How will sports in New York City change due to the coronavirus?
Sports fans should settle into their quarantine couches — because fan-free games are expected to be a major part of the new normal, even as MLB gears up to be the first league reopening.
And what’s on-screen will also be a far cry from pre-pandemic baseball.
On Friday, the league released a 67-page “Operations Manual” to the MLB Players Association on how it plans to safely play games. There’ll be no spitting, no sitting next to each other in the dugout, no mascots, no fighting — and all non-playing personnel will have to wear masks.
Meanwhile, the medical director of the NFL’s Players Association on Monday said they are testing modified face masks that may contain surgical or N95 material to keep players safe come September.
But some things may look familiar — if a little fake.
Brandon Brown, a professor of sports management at New York University, said he recently had someone from the NBA speak to his class and the league is already considering the possibility of digitally adding in fans to broadcasts.
“So from a TV perspective you could see a full crowd displayed on a green screen that looks real, but is actually a crowd from a previous game,” Brown told The Post.
“She was saying that they’re working on putting in false cheers, but they were having difficulty aligning the cheers with the basket made. But it’s to the point where they’re definitely experimenting with this type of technology.”
Jay Williams, an ESPN analyst and former NBA player, expects virtual reality to become an option for a more immersive at-home experience.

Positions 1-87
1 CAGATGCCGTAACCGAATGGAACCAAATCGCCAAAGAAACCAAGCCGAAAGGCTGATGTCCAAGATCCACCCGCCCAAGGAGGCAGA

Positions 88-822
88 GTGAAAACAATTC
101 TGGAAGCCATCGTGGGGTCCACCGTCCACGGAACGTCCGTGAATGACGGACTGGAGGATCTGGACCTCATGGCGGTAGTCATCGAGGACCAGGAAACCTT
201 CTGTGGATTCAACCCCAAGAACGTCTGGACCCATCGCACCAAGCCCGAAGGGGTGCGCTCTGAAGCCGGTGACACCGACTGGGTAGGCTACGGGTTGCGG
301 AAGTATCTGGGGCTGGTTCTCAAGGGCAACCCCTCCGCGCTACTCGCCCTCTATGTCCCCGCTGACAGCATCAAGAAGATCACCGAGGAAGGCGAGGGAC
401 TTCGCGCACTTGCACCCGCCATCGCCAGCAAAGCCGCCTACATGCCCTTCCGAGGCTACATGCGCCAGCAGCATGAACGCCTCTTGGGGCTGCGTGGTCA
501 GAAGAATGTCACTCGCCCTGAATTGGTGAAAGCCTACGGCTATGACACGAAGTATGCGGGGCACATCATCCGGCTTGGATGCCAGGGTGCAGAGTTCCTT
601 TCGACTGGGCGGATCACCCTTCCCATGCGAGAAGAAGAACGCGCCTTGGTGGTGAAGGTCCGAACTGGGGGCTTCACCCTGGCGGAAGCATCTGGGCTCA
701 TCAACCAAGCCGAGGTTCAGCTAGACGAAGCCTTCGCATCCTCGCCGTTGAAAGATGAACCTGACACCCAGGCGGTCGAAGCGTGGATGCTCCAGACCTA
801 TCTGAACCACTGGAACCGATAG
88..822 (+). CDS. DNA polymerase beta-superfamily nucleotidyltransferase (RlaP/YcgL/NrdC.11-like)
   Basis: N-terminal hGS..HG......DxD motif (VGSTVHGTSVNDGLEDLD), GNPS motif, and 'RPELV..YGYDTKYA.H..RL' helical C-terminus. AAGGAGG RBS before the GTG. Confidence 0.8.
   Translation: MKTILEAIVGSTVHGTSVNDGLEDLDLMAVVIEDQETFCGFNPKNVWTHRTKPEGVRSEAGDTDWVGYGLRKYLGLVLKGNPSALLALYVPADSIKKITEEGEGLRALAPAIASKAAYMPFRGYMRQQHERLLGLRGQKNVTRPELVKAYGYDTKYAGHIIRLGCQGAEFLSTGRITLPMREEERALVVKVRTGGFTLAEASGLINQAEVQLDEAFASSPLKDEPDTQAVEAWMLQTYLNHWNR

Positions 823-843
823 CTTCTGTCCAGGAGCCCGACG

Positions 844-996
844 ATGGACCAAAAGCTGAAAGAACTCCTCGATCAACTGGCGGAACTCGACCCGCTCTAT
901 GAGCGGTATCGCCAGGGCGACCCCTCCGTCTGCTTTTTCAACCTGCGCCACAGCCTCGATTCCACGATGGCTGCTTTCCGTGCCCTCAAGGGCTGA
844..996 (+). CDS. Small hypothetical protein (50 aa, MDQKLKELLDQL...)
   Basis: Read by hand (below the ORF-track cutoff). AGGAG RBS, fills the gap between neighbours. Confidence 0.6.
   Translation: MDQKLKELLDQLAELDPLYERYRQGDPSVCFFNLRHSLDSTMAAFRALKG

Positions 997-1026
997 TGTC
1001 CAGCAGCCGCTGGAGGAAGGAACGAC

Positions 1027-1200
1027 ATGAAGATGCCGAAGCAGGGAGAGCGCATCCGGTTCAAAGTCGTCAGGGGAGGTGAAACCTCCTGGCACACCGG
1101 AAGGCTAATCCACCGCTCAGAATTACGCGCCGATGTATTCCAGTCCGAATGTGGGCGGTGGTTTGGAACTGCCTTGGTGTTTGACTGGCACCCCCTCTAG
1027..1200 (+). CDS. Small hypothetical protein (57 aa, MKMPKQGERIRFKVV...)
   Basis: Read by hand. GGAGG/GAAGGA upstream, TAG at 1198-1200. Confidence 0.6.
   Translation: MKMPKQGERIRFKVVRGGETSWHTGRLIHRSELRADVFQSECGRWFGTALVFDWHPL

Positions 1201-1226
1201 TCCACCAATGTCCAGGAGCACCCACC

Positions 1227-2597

“I will have to go to games eventually because I work in this area, but I will not take my daughter to a game. My daughter is immunosuppressive. But I want my daughter to experience the basketball world. I want her to feel what it is to see LeBron James or see Kawhi Leonard up close,” Williams said.
“And even though it won’t be reality, to simulate that feeling is an experience I would like to have with my daughter. So what better way to do that than through virtual reality, when we can do it in the comfort of the confines of our own home, a safe environment that is contained?”
Williams envisions leagues even catering their pricing towards what level of seating fans can buy through a virtual experience.
“Think about how you could scale that experience as a business. You could have thousands of people that could have court-side seats that never could have experienced a court-side seat in real life,” Williams said.
And once sports leagues do welcome fans back, they are already planning for socially-distanced audiences, Brown said.
“You’re hearing sports teams talking to architectural firms in terms of wanting them to take out seats. They’re literally in negotiations to take out seats,” Brown said.
“So at least at the start of this thing you’re going to see some things like pods or pools of tickets, and instead of a completely full stadium you’re going to see a certain percentage of the stadium filled up with pools of four or pools of six or something like that — a patchwork of fans from the player’s perspective.”
So far, the NFL has no plans for fan-free games — but does have some coronavirus contingency plans if changes have to be made.
Additional reporting by Larry Brooks